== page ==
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Suggested Citation:"Summary." National Academies of Sciences, Engineering, and Medicine. 2021. Planning and Design of Airport Terminal Restrooms and Ancillary Spaces. Washington, DC: The National Academies Press. doi: 10.17226/26064.
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Page 1
Page 2
Suggested Citation:"Summary." National Academies of Sciences, Engineering, and Medicine. 2021. Planning and Design of Airport Terminal Restrooms and Ancillary Spaces. Washington, DC: The National Academies Press. doi: 10.17226/26064.
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Page 2
Page 3
Suggested Citation:"Summary." National Academies of Sciences, Engineering, and Medicine. 2021. Planning and Design of Airport Terminal Restrooms and Ancillary Spaces. Washington, DC: The National Academies Press. doi: 10.17226/26064.
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Page 3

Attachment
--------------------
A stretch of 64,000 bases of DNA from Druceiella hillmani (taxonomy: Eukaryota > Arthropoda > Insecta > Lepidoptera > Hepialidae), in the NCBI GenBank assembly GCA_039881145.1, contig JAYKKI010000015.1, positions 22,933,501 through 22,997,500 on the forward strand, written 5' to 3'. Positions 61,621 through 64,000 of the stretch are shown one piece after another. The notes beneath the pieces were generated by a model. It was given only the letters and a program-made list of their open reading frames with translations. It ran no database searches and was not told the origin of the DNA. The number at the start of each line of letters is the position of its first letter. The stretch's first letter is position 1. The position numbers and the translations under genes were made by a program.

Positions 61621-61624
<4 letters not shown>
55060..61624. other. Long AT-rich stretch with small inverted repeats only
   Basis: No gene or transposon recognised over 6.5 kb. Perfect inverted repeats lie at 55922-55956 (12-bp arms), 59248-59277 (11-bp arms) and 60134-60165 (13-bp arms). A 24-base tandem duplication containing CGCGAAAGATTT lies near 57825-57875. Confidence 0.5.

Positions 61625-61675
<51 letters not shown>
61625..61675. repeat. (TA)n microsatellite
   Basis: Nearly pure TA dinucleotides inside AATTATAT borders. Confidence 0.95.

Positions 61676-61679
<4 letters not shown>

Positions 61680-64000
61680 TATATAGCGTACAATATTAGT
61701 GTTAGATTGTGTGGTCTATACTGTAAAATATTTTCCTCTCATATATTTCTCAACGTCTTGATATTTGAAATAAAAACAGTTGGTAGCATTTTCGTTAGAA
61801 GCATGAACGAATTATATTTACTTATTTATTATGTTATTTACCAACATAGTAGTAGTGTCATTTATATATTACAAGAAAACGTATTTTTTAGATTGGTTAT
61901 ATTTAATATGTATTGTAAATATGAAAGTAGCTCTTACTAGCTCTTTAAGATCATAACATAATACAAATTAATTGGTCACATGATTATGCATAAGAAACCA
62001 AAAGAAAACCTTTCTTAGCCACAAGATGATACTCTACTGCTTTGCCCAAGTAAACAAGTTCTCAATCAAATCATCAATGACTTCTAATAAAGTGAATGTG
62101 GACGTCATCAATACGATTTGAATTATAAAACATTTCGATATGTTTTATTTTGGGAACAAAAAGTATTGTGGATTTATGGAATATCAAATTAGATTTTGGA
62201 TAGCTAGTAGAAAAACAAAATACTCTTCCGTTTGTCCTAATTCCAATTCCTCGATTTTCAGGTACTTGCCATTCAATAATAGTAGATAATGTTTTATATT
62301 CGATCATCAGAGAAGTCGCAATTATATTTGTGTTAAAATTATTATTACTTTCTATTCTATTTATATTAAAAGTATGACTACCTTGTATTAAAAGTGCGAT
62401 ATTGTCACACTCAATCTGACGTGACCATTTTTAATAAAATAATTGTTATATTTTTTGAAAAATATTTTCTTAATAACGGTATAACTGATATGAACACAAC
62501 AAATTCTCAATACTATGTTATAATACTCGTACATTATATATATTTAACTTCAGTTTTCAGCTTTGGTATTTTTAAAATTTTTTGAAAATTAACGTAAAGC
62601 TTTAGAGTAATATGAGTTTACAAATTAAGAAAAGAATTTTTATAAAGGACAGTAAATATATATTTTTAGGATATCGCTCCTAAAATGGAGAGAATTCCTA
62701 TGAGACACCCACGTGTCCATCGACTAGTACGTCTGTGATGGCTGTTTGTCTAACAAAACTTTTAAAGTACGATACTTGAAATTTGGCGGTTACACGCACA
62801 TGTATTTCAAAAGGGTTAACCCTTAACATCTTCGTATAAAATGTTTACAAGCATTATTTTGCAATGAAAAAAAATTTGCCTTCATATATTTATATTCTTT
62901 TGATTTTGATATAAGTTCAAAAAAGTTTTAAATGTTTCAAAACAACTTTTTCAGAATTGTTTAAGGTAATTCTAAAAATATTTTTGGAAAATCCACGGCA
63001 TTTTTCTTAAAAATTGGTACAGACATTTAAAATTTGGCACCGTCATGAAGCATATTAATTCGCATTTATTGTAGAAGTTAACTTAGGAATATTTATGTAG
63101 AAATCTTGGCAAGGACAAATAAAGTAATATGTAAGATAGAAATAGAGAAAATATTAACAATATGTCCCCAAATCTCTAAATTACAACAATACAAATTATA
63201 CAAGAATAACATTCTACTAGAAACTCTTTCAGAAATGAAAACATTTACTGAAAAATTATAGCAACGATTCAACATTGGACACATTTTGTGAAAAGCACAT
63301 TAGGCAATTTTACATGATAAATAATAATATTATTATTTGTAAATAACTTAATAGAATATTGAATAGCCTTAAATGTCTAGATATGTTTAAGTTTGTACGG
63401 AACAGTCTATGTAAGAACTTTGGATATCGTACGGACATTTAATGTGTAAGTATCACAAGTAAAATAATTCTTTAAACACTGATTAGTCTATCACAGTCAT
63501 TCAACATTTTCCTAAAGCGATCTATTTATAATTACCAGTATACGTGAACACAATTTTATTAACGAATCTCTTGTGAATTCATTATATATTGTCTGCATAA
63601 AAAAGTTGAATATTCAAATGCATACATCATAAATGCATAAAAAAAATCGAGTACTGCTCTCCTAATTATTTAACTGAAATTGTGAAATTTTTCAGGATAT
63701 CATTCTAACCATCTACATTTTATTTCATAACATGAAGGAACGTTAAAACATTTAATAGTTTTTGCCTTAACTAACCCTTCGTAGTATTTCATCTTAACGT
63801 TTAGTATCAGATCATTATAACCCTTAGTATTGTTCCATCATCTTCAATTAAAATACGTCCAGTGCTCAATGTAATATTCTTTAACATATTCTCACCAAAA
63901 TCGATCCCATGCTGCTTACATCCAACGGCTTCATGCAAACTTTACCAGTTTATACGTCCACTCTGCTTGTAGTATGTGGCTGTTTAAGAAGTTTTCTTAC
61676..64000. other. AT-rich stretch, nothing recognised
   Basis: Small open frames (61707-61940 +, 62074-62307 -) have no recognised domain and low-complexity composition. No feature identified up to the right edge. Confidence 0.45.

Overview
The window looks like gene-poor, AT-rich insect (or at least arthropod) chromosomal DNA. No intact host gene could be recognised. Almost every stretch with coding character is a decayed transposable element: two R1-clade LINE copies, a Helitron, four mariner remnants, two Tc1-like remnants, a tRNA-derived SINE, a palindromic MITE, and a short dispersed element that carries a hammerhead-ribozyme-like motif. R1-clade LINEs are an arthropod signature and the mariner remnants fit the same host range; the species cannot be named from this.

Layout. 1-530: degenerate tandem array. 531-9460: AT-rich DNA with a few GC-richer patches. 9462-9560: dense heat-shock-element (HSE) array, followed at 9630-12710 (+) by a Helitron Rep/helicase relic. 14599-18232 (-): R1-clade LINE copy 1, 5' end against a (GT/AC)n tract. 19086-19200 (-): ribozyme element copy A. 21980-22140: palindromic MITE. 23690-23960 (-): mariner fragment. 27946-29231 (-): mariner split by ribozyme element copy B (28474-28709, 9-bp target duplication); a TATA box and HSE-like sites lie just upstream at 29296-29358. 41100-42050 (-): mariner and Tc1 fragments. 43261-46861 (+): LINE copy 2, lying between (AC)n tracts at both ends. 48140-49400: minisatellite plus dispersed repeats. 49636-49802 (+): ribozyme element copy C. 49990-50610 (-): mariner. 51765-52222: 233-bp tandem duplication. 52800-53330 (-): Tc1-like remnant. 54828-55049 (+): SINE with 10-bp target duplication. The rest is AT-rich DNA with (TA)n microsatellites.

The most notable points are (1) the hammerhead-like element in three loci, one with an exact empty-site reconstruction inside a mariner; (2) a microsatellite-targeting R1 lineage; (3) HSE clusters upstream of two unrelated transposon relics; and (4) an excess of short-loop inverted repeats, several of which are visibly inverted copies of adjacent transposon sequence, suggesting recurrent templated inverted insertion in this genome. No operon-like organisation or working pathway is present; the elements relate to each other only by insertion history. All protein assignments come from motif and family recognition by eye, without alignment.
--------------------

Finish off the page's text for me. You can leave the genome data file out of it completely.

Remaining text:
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1 Planning and Design of Airport Terminal Restrooms and Ancillary Spaces There is a change underway in the aviation industry. It is a grassroots movement— passengers have spoken through blogs, media articles, and surveys. Restrooms in airport terminals that have lines or are cramped, dirty, smelly, or ugly are no longer tolerable. If travelers can have a massage and grab a coffee en route to their gate, they feel it is reason- able to expect restrooms with a few touches of hospitality such as soft lighting, warm water, and calming music. Such small conveniences are an easy accommodation. The real challenge for airports is to provide restrooms with enough space for people to move around in and offer secure, clean, and dry places for their belongings. The most frequent complaints airports receive concern these issues, and the industry is in catch-up mode. The driving force behind the development of this guidebook is customer service. When people travel, few things dampen their experience more than confronting a barrier to fulfilling their needs. Airport terminal restrooms are used by all people no matter their age, gender, culture, or mobility. The further an airport goes to accommodate the spectrum of traveler needs, the more likely it is that a traveler will choose its location over another. Because of the diversity in ages, health, and origins of the traveling public, the cleanliness of restrooms is a primary concern. Promoting and accommodating personal hygiene and providing clean surfaces help prevent the spread of both common ailments and pandemics. ACRP Report 130: Guidebook for Airport Terminal Restroom Planning and Design, published in 2015, presents a step-by-step process to help airport practitioners plan, design, and implement airport restroom projects with customer service in mind. The research for that project revealed that additional restroom-related topics needed to be considered, such as lactation rooms, pet relief areas, and shower facilities, and suggested these as topics for future research. This guidebook, ACRP Research Report 226: Planning and Design of Airport Terminal Restrooms and Ancillary Spaces, addresses planning, design, and implementation of airport spaces such as lactation rooms, pet relief areas, and shower facilities, in addition to restrooms. This research suggests that while restrooms are the mainstay of an airport’s supportive infrastructure, a collection of amenity spaces are rapidly becoming commonplace in airports. These amenity spaces are organized into three groups in this guidebook: • Regulated/essential amenities. Regulated amenity spaces are those required by building codes and governing bodies such as aviation authorities or those amenity spaces deemed essential to the needs of travelers based on this research. These include the following: – Service Animal Relief Area (SARA) – Lactation S U M M A R Y